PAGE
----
Industry players in Nigeria’s Fast Moving Consumer Goods (FMCG) sector have encouraged companies to up their game in corporate disclosure to enable them attract investments.
The need for firms in the FMCG industry to ensure full disclosure of their operations to the general public is due to the fact that there is increasing level of investors expectation, the industry stakeholders said.
“Public companies are more successful in raising private capital for the simple reason that a number of due diligence box has been ticked,” Olumide Bolumole, the NSE Divisional Head, Listing Business said at the 2nd Investor Relations conference held recently in Lagos.
Corporate disclosure refers to the act of releasing all relevant information on a company that may influence an investment decision—making public both positive and negative news, data, and other details about its operations, or that impact its operations, in a timely fashion.
All the quoted companies on NSE are required to comply with some rules and regulations, including strict adherence to high disclosure standards as prescribed in Appendix 111 of the NSE Listing Rules.
The sanctions for non-compliance with periodic financial disclosure obligations are clearly spelt out in the Rules for Filing of Accounts and Treatment of Default Filing, Rulebook of the Exchange. Under the rules, a late submission attracts a fine of N100, 000 daily for the first 90 calendar days of non-compliance, another N200,000 per day for the next 90 calendar days and a fine of N400,000 per day thereafter until the date of submission.
A Lagos-based analyst who asked not be quoted said it is usually challenging when trying to get detailed information from listed Nigerian FMCG companies talk less of the private ones.
“When some of them release their financials, to get a response to a simple question like- what were the drivers of your last year performance or what happened to pricing. Most basic questions like that won’t be answered, in fact you get more answers about the Nigerian subsidiary from their UK office than the office in Nigeria,” the analyst lamented.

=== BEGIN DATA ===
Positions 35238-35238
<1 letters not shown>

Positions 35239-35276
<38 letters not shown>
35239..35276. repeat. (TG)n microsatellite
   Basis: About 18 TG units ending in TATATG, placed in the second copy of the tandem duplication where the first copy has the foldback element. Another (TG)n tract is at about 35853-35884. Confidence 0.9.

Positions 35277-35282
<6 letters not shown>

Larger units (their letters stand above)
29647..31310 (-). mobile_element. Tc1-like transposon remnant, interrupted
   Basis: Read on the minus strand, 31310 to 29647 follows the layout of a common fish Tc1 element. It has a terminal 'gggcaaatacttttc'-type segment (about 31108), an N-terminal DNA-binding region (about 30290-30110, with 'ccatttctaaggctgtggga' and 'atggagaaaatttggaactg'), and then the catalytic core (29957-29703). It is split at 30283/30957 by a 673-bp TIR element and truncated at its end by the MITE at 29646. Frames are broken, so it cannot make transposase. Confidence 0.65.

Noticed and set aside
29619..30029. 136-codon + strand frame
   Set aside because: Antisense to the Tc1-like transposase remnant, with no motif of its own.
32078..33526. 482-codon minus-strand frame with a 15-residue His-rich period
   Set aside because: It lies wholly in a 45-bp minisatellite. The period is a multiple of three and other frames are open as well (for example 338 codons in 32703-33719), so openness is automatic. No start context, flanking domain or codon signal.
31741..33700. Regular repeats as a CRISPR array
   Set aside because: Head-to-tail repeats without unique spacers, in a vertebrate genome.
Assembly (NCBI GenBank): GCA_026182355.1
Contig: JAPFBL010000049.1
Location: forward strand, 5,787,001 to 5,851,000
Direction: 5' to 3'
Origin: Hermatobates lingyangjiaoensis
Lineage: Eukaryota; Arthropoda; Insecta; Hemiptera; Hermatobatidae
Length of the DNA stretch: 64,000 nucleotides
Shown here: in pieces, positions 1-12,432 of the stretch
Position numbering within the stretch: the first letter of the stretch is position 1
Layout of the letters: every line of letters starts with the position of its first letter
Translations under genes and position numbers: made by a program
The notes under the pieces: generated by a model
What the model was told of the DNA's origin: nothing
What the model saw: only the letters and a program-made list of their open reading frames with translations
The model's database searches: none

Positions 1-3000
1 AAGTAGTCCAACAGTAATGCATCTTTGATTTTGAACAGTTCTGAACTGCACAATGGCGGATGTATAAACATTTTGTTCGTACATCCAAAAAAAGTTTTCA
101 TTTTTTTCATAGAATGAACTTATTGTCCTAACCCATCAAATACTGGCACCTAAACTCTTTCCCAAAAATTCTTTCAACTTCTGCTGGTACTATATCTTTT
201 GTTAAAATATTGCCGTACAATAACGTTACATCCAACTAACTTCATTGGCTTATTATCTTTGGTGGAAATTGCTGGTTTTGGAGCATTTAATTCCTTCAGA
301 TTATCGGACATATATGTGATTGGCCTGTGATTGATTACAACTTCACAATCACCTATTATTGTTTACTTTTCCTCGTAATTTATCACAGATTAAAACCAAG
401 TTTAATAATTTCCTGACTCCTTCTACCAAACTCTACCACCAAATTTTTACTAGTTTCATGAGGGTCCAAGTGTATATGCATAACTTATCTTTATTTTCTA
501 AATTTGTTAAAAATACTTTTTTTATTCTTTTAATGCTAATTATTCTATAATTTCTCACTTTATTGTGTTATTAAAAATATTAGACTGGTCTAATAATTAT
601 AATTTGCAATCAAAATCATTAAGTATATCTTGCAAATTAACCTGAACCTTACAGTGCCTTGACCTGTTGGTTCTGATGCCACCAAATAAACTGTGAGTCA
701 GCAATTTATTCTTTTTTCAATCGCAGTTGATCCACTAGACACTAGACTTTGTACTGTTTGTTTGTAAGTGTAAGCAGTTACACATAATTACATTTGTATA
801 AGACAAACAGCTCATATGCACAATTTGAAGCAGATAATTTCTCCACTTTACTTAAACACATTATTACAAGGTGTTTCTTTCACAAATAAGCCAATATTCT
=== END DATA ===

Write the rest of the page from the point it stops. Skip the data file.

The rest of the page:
According to Ladi Daodu, the CEO of Sierra Partners Limited, if the issue of disclosure and preparing of private businesses can be sorted, it will go a long way in defining how the investment market and the business landscape in Nigeria will be going forward.
“One of the key take away for me is that the players in the private space should be equally prepared in terms of what they are required to put in place to get listed and be able to get funding because one of the things that pose as challenge for them is accessing cheap capital,” Daodu told BusinessDay on the side-line of the 2nd investor relations conference hosted by Arrhenn Investor Relations Limited (“Arrhenn”), a financial services company.
At the end of the first quarter of 2019, the largest consumer goods firms made N419.14 billion, a 3.78 percent reduction from the N435 billion realized in the same period in 2018, as compiled from BusinessDay analysis of the firms’ financials.
Average net margins fell to 7.07 percent in the same period, a 9.17 percent decline compared to the previous year: meaning the companies are finding it difficult to turn each naira generated in sales into higher profit fuelled by harsh economic environment.
“In this edition of the investor relations conference we focused on FMCG industry, as investors are becoming more sensitive about information and as such we urge companies to take it seriously,” Abayomi Ogunjobi, CEO, Head, Investor Relations, Arrhenn said.
The main aim of corporate disclosure is to communicate firm performance and governance to outside investors. This communication is not only called for by shareholders and investors to analyse the relevance of their investments, but also by the other stakeholders, particularly for information about corporate social and environmental policies, BusinessDay findings revealed.
“I think that if companies understand the value of making disclosure, they will do that more often. In advance market, it is even at the interest of the company to disclose, else the market may penalise them,” Chimaobi Nwaokoma, Senior Manager, investor Relations Finance at MTN Nigeria said.